At the latest as soon as the contracting authority has been informed of possible contractual violations of a bidder or otherwise becomes aware of them, it is obliged to carry out appropriate investigations. In doing so, the contracting authority must itself determine whether a bidder ( in any case if it is the possible successful tenderer) has breached material obligations in this contractual relationship; the contracting authority must therefore assess the significance of the less performed part of the contract and clarify whether the breach had a negative impact on the contractual relationship (cf. ECJ 3.10.2019, C-267/19, Delta).

The ruling of the Styrian Administrative Court also states, with reference to the legislative materials for the Public Procurement Reform Act 2018, that the contracting authority would be obliged to examine whether the clarification of the legality of a sanction imposed is pending in court, as otherwise these grounds for exclusion would not apply. However, this view is no longer valid. In its judgment of 19 June 2019, the European Court of Justice (ECJ 19.6.2019, C 41/18, Meca) confirmed that even a pending court case does not preclude an exclusion, as the contracting authority may not be dependent on the legal opinion of a third party when examining a bidder's professional reliability.

Therefore, contracting authorities must assess, if they are aware of breaches of contract, whether these (must) entail an exclusion of the tenderer or not. In particular, it depends on the respective contract whether a defect is to be qualified as "substantial" or "permanent", whereby it is decisive for the fulfilment of the exclusion reason whether the defect has entailed a corresponding sanction. In addition, certain time limits pursuant to § 83 BVergG 2018 must also be observed, which specify the maximum period of up to five years for a contracting authority to take the reason for exclusion into account.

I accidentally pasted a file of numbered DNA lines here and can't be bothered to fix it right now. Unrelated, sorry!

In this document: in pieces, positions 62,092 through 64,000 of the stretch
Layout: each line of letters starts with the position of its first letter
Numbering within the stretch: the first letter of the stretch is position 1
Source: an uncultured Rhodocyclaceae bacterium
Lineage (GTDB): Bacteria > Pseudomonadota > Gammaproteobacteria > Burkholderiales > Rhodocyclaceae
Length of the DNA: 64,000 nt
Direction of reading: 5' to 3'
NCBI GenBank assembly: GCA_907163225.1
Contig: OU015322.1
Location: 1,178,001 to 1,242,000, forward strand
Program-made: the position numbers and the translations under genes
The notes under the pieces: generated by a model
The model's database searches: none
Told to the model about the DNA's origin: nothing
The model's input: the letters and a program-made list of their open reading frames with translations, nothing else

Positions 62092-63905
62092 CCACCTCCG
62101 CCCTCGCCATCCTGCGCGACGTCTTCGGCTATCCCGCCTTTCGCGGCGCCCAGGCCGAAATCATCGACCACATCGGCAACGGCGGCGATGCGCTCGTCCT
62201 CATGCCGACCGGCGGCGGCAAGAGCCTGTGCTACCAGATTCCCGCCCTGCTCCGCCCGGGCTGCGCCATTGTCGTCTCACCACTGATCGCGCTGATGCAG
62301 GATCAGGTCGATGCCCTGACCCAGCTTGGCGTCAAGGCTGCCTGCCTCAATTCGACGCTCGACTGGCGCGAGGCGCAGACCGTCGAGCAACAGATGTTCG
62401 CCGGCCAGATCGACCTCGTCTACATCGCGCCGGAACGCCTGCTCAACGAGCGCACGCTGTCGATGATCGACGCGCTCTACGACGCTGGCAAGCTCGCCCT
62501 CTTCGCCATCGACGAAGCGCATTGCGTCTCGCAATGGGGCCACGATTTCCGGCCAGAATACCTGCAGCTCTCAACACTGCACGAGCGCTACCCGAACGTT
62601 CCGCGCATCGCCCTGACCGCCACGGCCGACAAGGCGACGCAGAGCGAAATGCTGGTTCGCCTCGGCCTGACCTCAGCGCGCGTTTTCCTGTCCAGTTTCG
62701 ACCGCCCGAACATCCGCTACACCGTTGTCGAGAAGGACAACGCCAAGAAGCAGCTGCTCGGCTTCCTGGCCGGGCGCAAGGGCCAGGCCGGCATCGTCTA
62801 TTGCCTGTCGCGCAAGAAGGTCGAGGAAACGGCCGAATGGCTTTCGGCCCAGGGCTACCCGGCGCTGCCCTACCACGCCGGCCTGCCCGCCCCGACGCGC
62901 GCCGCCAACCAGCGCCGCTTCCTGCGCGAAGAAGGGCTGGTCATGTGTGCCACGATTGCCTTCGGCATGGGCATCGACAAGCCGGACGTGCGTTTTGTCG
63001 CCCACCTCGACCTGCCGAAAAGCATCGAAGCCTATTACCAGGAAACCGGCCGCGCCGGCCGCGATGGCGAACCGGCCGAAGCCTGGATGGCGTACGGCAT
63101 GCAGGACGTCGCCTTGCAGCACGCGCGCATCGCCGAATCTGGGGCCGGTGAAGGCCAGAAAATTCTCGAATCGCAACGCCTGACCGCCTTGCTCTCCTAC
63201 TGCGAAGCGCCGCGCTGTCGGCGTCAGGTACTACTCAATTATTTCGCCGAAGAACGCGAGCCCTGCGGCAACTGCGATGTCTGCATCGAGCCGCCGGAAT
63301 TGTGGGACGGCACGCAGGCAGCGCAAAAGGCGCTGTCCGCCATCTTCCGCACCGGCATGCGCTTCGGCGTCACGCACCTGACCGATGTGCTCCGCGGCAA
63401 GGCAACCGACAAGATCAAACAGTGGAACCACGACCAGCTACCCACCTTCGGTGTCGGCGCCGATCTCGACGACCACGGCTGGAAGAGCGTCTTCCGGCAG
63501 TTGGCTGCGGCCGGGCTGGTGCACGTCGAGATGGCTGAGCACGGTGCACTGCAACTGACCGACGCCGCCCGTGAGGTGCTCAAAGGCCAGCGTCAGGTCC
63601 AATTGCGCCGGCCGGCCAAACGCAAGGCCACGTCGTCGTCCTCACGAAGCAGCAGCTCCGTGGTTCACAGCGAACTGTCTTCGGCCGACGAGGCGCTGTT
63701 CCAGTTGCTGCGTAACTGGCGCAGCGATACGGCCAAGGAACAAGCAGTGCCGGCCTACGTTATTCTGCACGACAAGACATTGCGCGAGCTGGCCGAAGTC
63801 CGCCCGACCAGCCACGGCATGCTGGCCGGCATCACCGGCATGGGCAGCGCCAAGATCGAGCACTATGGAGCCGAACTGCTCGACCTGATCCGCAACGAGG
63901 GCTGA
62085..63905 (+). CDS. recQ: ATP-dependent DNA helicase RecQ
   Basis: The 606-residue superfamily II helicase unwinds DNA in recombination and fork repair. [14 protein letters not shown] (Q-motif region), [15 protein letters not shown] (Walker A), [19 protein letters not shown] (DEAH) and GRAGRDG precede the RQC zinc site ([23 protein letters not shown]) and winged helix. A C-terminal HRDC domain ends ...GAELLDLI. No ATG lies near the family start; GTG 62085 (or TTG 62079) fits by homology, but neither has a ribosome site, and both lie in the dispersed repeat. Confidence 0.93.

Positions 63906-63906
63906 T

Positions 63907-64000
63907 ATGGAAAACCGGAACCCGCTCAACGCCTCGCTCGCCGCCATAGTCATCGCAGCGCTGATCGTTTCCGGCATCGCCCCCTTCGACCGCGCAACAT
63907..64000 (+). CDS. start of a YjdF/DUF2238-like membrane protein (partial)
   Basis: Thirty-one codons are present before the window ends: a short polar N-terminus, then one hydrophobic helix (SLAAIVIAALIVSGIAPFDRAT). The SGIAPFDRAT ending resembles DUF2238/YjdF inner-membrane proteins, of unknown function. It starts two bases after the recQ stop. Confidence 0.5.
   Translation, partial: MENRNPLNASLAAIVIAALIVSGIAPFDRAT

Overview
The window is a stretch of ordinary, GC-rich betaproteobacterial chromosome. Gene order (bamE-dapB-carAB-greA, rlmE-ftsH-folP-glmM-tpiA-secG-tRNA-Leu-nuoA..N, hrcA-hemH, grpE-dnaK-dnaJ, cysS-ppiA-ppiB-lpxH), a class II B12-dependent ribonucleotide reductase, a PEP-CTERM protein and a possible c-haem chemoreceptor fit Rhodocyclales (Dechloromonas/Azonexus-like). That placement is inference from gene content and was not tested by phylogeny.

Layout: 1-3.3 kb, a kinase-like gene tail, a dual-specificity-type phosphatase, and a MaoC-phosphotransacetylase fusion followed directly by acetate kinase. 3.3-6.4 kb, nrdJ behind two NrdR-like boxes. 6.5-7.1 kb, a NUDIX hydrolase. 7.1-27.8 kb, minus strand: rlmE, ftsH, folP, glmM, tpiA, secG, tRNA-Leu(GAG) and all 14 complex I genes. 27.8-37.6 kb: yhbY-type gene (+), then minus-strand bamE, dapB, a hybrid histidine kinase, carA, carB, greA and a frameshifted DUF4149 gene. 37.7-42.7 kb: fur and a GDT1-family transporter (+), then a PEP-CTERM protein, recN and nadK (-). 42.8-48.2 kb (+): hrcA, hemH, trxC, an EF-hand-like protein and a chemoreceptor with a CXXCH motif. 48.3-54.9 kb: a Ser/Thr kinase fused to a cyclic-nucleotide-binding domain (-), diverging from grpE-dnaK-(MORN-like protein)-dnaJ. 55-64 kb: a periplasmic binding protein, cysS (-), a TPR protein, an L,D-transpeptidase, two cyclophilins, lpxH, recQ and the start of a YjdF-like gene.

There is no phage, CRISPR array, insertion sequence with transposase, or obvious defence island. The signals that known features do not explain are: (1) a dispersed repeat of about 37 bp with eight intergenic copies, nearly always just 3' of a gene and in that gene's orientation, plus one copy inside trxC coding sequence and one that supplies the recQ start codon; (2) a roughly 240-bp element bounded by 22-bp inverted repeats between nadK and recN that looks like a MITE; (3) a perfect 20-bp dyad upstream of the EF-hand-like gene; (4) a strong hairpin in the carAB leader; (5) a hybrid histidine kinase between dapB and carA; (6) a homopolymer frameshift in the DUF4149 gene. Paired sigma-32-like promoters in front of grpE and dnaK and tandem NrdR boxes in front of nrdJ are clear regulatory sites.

Measures by the bidder to avoid exclusion

For the bidders, too, the reason for exclusion of poor performance of contracts creates new challenges for procurement and contract management.

If the contracting authority identifies a significant breach of contract, it must then examine whether the bidder has taken sufficient "self-cleaning" measures to prevent exclusion.

In doing so, the bidder must prove that he has taken technical, personnel, organizational or other measures to prevent further misconduct. In addition to active cooperation with investigating authorities and compensation for damages, the bidder must also take effective measures, such as setting up a reporting and control system or auditing bodies.

As the current decision of the Styrian Provincial Administrative Court also clarifies, merely superficial measures or declarations by the bidder are usually not sufficient to be successful in "self-cleaning". Depending on the respective organization, quite extensive control and organizational measures may also have to be taken, such as the "removal" of the persons committing the misconduct from the company and the implementation of suitable personnel reorganization measures and the introduction of corresponding control and audit systems.

In contrast, the public client is obliged to weigh up the often not so simple balancing act between the seriousness of the misconduct, the effects of exclusion and the suitability of the measures taken.

Summary and conclusion

According to Sec 78 BVergG 2018, contracting authorities are obliged to exclude bidders from award procedures if they have performed previous contracts poorly and sanctions such as damages, termination of contract or comparable sanctions (e.g. invoice reductions, penalties, substitute performance) have been imposed. It does not matter that an earlier contract of the respective contracting authority issuing the invitation to tender is poorly fulfilled.